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15 January 2015

MU-MIMO: the scramble to catch up with Qualcomm and Quantenna

Just as Broadcom, Marvell and MediaTek-owned Ralink all unveiled 4×4 Multiuser MIMO (MU-MIMO) WiFi chips at the CES event last week, Qualcomm and Quantenna smugly demonstrated the advantages of coming to market a year earlier.

As their rivals showed new chips, the early movers were able to boast actual devices from customers committed to deploying their MU-MIMO technologies this year. This is a David and Goliath fight at the front, with tiny start-up Quantenna, heavily focused on WiFi broadcast, up against Qualcomm Atheros.

Qualcomm showed off design wins at Amped Wireless, Buffalo, D-Link, NEC, TP-Link, TrendNet and Xiaomi, all of which have committed to using the technology.

Meanwhile, Broadcom finally showed its hand with a chip based around a different design philosophy from the early ones, and claiming to be four times faster than an ordinary SU-MIMO implementation (rather than three times faster, as claimed by Qualcomm).

Marvell and Mediatek’s Ralink also put their hat in the ring with chips that made similar claims and seemed very similar in conceptual design to Broadcom’s, with the new entrants focusing on portraying their rather belated efforts as leapfrogging the early movers.

The difference in approach, and speed, may prove important in determining whether Broadcom will achieve the coup it has often pulled off in WiFi – lingering at the back until just the right moment to catch the market at the best moment in terms of the volumes:margin ratio.

In November, an analysis by Manny Patel, director of WLAN business development at Broadcom, described the Qualcomm approach as ‘N minus 1’, suggesting that it was configured to best perform simultaneously with three client devices and designed for 1×1 WiFi. Patel said at the time that Broadcom would do better at supporting clusters of four devices simultaneously.

The difference appears to be in the mathematical model of how each spatial stream can best be used. When a designer assumes that the clients are 1×1 antenna clients, as Patel insisted Qualcomm does, it has to use one of the antennas to help the others form beams. However, when speaking to 2×2 clients, which is increasingly the case in smartphones, then it is easier to form beams, since there are twice as many spatial streams being received.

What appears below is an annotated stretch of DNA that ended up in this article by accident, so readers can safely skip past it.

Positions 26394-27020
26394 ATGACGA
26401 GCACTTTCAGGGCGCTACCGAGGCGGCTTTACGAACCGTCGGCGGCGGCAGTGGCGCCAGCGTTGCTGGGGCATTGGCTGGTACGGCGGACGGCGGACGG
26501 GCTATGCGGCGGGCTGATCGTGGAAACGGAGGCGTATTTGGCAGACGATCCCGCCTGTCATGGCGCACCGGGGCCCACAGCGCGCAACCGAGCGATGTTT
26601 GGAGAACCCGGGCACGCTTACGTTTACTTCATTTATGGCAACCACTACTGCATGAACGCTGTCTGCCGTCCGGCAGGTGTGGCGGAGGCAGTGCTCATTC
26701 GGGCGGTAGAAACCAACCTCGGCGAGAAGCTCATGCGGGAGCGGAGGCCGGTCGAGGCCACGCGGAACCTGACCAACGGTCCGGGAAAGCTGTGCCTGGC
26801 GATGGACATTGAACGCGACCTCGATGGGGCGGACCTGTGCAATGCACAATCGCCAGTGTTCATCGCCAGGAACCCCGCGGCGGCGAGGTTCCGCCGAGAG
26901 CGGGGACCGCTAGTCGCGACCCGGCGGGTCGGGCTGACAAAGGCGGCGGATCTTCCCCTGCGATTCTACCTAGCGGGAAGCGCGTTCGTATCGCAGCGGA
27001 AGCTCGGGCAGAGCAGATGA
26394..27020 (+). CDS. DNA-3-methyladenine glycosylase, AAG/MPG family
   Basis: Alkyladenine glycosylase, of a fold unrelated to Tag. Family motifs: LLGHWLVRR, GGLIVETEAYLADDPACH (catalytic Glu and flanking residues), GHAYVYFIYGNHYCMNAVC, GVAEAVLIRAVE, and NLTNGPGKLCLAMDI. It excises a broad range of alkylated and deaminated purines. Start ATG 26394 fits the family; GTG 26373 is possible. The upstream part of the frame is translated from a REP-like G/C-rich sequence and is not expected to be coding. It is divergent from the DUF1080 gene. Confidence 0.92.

This argument will run and run, no doubt, but Qualcomm was not restricting its CES WiFi efforts to 11ac, also showing off its new 802.11ad 60GHz technology, from its acquisition of Wilocity last year. Although it only works with line of sight – so within the same room – the chip was demonstrated transferring a 122MB movie from a rental kiosk to a tablet in just two seconds.

WiGig, or 60GHz WiFi, is clearly a technology lead that buying Wilocity has earned Qualcomm, but in terms of near term mass markets, it will be more important to see whether the Atheros unit has achieved a sufficient headstart in Wave 2 11ac (MU-MIMO) to dent Broadcom’s previously unassailable lead in WiFi, which it has held for a decade.

If Broadcom genuinely has pursued a different technical philosophy (and we’re not sure Qualcomm would agree that it has) then there are many small details which may affect real world performance. Questions such as how much processing power do the chips have, what kind of overhead is there in calculating MU-MIMO beams, and how quickly can they switch to a less congested air channel when they meet interference, will be pertinent, as will the fact that, when a device is speaking back to the AP, it has to do this sequentially since these are not MU-MIMO clients.

Meanwhile, 11ac pioneer Quantenna, which has had its SU-MIMO devices selected by many of the US home gateway operators such as AT&T, launched its own MU-MIMO chip back in May 2013, though to date this has only thrown up one public design win, at Linksys, and a demonstration of interoperability with MediaTek MU-MIMO chips. At CES, however, Quantenna was maintaining its technical lead over the big guns, demonstrating what it calls its 10G WiFi platform, an 8×8 MU-MIMO chip with 160Mhz channel support, which it said even provides a benefit to 1×1 clients.

Broadcom’s MU-MIMO offering is the BCM 4366, targeted at retail routers, wireless cable/DSL/PON gateways and set-top boxes, and it claims it is optimized for the delivery of broadcast quality video around a home. The chip is coupled with the BCM47094 network processor system-on-chip to improve video streaming performance. This chips could help Broadcom steal some of the home media gateway business which Quantenna initially won with AT&T and other tier ones.

Marvell launched a very similar system to Broadcom’s with a 4×4 802.11ac Wave 2 WiFi SoC, the AP3200 Reference Platform, built around its 88W8964 chip. This is aimed at enterprise access points, smart gateways, multi-room carrier-grade video distribution and SMB routers. The Armada-395 SoC also integrates a dual-core host CPU running at 1.8GHz.

And finally MediaTek released its MT7615, MU-MIMO chip operating in both 2.4GHz and 5GHz channels, which it says is best for delivering 4K video around a home or office environments. It is designed with MediaTek’s 4x4x4 (4Transmitter, 4Receiver and 4Spatial Streams), and combines with MediaTek’s MT7623 Quad Core ARM-based network processing unit.